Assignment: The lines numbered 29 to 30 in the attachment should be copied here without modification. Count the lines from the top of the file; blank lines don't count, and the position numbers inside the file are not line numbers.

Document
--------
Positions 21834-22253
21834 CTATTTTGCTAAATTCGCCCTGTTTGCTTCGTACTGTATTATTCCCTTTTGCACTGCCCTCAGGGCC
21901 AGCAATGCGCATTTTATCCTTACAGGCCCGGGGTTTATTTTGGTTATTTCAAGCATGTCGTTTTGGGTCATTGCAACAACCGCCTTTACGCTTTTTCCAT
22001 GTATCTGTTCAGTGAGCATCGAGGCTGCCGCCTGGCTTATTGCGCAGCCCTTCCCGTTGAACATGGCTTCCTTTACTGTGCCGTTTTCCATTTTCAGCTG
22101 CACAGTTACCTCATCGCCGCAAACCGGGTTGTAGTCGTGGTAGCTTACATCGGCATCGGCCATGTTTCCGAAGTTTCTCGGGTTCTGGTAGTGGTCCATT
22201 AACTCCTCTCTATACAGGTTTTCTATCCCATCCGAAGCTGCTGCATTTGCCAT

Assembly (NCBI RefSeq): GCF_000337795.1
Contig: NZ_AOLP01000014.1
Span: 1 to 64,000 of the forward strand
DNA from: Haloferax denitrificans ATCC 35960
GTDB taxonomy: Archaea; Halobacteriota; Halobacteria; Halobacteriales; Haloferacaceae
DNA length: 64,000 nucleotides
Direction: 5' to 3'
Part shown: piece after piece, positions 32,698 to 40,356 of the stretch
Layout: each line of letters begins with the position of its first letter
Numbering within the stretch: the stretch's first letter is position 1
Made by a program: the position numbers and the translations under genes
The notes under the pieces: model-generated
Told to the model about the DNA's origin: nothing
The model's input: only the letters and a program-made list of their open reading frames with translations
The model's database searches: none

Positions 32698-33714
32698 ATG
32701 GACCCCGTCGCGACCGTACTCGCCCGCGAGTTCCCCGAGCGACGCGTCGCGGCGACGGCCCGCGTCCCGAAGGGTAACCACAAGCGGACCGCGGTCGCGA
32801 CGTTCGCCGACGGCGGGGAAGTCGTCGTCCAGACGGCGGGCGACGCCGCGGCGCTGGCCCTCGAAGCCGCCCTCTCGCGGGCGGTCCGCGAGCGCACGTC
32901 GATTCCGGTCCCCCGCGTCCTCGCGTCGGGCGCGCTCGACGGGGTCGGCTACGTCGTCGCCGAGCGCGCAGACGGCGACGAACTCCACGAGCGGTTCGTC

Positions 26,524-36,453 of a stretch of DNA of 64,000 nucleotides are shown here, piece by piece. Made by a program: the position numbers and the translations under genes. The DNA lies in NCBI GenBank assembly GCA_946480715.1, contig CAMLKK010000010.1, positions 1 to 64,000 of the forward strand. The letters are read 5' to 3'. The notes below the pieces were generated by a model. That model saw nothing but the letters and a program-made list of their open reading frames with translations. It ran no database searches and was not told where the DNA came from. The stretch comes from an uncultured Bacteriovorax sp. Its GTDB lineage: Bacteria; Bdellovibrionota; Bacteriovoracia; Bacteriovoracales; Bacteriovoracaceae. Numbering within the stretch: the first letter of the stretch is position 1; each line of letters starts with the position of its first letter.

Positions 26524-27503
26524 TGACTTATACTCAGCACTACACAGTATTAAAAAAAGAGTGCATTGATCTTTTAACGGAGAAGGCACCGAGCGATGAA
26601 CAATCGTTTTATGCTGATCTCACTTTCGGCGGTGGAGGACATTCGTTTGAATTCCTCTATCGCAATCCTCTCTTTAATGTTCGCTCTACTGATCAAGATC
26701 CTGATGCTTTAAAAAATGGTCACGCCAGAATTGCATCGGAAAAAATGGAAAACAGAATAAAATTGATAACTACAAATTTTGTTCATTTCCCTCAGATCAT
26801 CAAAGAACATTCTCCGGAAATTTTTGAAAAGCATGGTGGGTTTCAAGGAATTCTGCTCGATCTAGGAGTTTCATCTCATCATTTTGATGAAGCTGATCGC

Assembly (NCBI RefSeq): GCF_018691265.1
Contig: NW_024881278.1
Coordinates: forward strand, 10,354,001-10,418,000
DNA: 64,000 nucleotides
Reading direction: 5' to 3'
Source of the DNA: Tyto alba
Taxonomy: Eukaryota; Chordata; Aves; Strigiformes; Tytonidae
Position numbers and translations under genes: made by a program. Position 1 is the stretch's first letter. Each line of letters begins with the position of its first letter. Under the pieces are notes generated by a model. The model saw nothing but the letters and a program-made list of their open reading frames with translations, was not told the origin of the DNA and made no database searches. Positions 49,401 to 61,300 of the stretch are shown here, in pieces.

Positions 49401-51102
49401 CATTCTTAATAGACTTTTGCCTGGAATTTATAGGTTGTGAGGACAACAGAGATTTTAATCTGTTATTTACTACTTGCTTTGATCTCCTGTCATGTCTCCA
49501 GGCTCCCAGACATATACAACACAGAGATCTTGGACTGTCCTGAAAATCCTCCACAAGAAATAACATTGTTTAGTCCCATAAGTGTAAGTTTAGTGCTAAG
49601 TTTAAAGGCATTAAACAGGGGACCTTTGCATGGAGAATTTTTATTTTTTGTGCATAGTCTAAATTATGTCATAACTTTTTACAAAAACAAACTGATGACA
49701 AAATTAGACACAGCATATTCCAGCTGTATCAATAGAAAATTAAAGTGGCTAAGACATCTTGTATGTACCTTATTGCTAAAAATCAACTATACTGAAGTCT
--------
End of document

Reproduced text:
26524 TGACTTATACTCAGCACTACACAGTATTAAAAAAAGAGTGCATTGATCTTTTAACGGAGAAGGCACCGAGCGATGAA
26601 CAATCGTTTTATGCTGATCTCACTTTCGGCGGTGGAGGACATTCGTTTGAATTCCTCTATCGCAATCCTCTCTTTAATGTTCGCTCTACTGATCAAGATC